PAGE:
Saturday, July 28, 2012

Microsoft As Object Lesson

Cory and others have covered the Vanity Fair analysis of Microsoft's collapse.  I have gone back to the article several times because it's a powerful object lesson of the way institutions decline.

First, the mighty usually fall:

"Once upon a time, Microsoft dominated the tech industry; indeed, it was the wealthiest corporation in the world. But since 2000, as Apple, Google, and Facebook whizzed by, it has fallen flat in every arena it entered: e-books, music, search, social networking, etc., etc."

Second, the reason for that fall is frequently becoming the thing that one despised or defeated:

"By the dawn of the millennium, the hallways at Microsoft were no longer home to barefoot programmers in Hawaiian shirts working through nights and weekends toward a common goal of excellence; instead, life behind the thick corporate walls had become staid and brutish. Fiefdoms had taken root, and a mastery of internal politics emerged as key to career success. . . .

"' They used to point their finger at IBM and laugh,' said Bill Hill, a former Microsoft manager. 'Now they’ve become the thing they despised.'”

The loss of joy and the political feudalism sprang from a single source:

"At the center of the cultural problems was a management system called “stack ranking.” Every current and former Microsoft employee I interviewed—every one—cited stack ranking as the most destructive process inside of Microsoft, something that drove out untold numbers of employees. The system—also referred to as “the performance model,” “the bell curve,” or just “the employee review”—has, with certain variations over the years, worked like this: every unit was forced to declare a certain percentage of employees as top performers, then good performers, then average, then below average, then poor.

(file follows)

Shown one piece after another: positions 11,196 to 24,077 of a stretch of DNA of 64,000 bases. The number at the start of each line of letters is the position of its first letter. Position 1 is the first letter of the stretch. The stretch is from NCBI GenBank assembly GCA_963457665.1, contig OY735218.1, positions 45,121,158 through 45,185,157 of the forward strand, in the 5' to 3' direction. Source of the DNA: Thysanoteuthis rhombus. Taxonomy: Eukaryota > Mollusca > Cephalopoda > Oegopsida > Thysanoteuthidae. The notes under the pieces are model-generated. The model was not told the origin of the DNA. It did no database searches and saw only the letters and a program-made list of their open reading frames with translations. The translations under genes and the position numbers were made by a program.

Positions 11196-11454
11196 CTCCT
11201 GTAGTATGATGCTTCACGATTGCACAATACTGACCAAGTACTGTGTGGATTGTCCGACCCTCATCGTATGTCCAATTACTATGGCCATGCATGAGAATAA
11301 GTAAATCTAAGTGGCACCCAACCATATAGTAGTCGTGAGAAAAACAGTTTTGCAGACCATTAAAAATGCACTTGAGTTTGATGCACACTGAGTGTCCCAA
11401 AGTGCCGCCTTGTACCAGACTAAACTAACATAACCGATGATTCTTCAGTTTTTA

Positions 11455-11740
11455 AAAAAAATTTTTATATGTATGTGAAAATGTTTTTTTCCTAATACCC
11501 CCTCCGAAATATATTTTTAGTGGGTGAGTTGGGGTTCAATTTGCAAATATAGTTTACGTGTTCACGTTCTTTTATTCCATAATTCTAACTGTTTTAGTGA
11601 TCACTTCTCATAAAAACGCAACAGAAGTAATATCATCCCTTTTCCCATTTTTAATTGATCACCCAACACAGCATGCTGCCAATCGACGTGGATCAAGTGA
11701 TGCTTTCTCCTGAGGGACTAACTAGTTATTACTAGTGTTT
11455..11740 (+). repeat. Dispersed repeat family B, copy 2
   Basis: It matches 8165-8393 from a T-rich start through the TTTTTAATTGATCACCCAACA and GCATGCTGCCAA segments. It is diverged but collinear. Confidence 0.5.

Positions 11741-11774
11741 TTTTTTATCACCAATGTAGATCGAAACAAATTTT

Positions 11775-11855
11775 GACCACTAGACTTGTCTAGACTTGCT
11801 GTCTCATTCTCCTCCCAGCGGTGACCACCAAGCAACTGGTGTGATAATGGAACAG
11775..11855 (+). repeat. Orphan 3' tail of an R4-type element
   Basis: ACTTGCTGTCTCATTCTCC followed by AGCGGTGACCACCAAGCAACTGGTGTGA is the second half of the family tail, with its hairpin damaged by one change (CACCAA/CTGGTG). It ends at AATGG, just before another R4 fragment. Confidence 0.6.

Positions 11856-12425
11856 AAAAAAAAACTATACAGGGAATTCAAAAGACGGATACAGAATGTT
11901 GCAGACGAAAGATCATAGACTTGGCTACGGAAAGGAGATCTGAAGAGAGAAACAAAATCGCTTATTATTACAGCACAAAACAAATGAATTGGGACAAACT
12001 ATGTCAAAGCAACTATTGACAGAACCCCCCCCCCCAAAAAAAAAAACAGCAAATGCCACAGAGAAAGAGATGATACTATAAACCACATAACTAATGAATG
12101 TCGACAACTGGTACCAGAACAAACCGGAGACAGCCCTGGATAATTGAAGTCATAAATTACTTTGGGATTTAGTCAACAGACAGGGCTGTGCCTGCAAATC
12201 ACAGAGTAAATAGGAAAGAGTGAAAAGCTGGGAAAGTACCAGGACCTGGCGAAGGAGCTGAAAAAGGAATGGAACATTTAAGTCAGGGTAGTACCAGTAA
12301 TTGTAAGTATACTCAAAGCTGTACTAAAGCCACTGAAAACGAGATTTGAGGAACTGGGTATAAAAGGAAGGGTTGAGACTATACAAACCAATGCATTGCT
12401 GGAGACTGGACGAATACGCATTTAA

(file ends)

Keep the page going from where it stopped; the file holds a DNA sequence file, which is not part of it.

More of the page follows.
“'If you were on a team of 10 people, you walked in the first day knowing that, no matter how good everyone was, two people were going to get a great review, seven were going to get mediocre reviews, and one was going to get a terrible review,” said a former software developer. “It leads to employees focusing on competing with each other rather than competing with other companies.'”

The fragmentation produced a predictable result:

"One Apple product, something that didn’t exist five years ago, has higher sales than everything Microsoft has to offer. More than Windows, Office, Xbox, Bing, Windows Phone, and every other product that Microsoft has created since 1975. In the quarter ended March 31, 2012, iPhone had sales of $22.7 billion; Microsoft Corporation, $17.4 billion."

Microsoft's decline began with a centralized evaluation system and merit pay. Political bureaucrats who plan on implementing those systems across an entire state apparently believe they have more talent and managerial skills than the people who managed Microsoft.

I doubt that proposition. In fact, if I were a political bureaucrat looking to improve a statewide system, I'd bet that every person in Microsoft's management is smarter than I am. If I wanted to avoid Microsoft's fate, I'd spend more time with some barefoot people fond of wearing Hawaiian shirts.

(I am phone blogging, so I reserve the right to reformat the post when I access a computer)

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